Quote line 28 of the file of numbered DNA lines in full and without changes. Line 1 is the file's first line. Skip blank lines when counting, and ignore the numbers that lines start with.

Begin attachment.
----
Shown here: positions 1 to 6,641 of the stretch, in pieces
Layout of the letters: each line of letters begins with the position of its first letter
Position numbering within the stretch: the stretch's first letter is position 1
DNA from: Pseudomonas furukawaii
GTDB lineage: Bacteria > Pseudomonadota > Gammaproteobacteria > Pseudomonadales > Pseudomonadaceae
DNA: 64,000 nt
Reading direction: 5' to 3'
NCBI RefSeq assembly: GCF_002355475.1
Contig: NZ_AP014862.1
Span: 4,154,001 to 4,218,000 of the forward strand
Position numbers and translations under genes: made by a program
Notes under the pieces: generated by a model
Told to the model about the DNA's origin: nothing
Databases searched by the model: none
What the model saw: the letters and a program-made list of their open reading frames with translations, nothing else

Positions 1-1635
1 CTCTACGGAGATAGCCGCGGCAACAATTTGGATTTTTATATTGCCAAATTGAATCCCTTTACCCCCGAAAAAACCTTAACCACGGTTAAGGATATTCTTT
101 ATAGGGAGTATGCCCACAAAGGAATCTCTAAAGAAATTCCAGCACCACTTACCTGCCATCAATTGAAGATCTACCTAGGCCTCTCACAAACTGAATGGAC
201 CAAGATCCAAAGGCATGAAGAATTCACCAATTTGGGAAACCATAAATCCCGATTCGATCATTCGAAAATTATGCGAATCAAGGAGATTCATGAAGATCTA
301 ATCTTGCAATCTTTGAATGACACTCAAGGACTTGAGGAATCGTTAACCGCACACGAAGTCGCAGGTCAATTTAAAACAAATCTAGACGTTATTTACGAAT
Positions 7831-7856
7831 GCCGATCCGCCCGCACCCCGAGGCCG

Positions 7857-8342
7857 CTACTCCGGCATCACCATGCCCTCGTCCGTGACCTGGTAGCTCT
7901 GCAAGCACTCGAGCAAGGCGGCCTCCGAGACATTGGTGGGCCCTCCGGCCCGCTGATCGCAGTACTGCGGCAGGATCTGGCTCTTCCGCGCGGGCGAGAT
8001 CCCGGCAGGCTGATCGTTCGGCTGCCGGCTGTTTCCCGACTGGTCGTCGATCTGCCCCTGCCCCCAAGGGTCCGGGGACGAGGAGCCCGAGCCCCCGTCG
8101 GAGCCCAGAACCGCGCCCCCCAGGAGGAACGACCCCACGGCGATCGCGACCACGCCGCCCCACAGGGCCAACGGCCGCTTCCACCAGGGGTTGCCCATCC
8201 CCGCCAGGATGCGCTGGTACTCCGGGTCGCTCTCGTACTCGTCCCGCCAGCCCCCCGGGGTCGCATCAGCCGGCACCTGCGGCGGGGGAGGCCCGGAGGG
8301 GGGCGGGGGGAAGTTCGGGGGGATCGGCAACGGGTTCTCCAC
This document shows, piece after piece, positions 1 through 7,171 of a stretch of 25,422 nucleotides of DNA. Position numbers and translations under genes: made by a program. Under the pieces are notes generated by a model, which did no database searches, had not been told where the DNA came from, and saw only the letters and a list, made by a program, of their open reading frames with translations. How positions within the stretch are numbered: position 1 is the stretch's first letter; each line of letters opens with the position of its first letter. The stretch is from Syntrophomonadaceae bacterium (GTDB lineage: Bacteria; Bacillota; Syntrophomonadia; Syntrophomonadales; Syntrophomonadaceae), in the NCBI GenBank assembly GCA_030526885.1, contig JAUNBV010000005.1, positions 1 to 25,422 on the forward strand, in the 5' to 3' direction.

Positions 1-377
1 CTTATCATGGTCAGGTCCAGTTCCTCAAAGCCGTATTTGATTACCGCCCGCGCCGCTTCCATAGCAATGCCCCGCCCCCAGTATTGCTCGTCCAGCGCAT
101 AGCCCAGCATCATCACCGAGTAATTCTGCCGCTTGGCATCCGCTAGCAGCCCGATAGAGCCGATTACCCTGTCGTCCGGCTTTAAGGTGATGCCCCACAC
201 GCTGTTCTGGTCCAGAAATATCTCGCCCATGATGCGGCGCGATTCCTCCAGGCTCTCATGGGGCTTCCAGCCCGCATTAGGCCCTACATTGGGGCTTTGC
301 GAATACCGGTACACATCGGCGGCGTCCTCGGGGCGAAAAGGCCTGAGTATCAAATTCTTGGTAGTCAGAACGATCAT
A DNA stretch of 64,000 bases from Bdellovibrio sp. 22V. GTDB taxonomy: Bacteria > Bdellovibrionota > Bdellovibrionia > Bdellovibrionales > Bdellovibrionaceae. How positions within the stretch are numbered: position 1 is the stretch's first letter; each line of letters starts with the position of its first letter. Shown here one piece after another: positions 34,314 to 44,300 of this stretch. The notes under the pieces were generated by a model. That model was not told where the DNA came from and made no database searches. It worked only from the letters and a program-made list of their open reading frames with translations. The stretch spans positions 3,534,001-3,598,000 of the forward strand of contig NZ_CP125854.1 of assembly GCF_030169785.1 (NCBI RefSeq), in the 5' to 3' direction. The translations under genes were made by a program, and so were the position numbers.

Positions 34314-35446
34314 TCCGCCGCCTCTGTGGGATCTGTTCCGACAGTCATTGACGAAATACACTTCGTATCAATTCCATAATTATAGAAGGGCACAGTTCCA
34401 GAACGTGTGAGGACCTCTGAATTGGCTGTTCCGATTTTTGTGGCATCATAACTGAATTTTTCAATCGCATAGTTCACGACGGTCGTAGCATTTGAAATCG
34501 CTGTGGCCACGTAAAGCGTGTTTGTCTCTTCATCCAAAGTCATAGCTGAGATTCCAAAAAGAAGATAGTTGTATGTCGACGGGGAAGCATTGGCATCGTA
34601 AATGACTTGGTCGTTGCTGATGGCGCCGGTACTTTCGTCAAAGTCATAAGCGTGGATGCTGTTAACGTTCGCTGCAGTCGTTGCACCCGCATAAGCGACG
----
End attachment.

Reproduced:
8201 CCGCCAGGATGCGCTGGTACTCCGGGTCGCTCTCGTACTCGTCCCGCCAGCCCCCCGGGGTCGCATCAGCCGGCACCTGCGGCGGGGGAGGCCCGGAGGG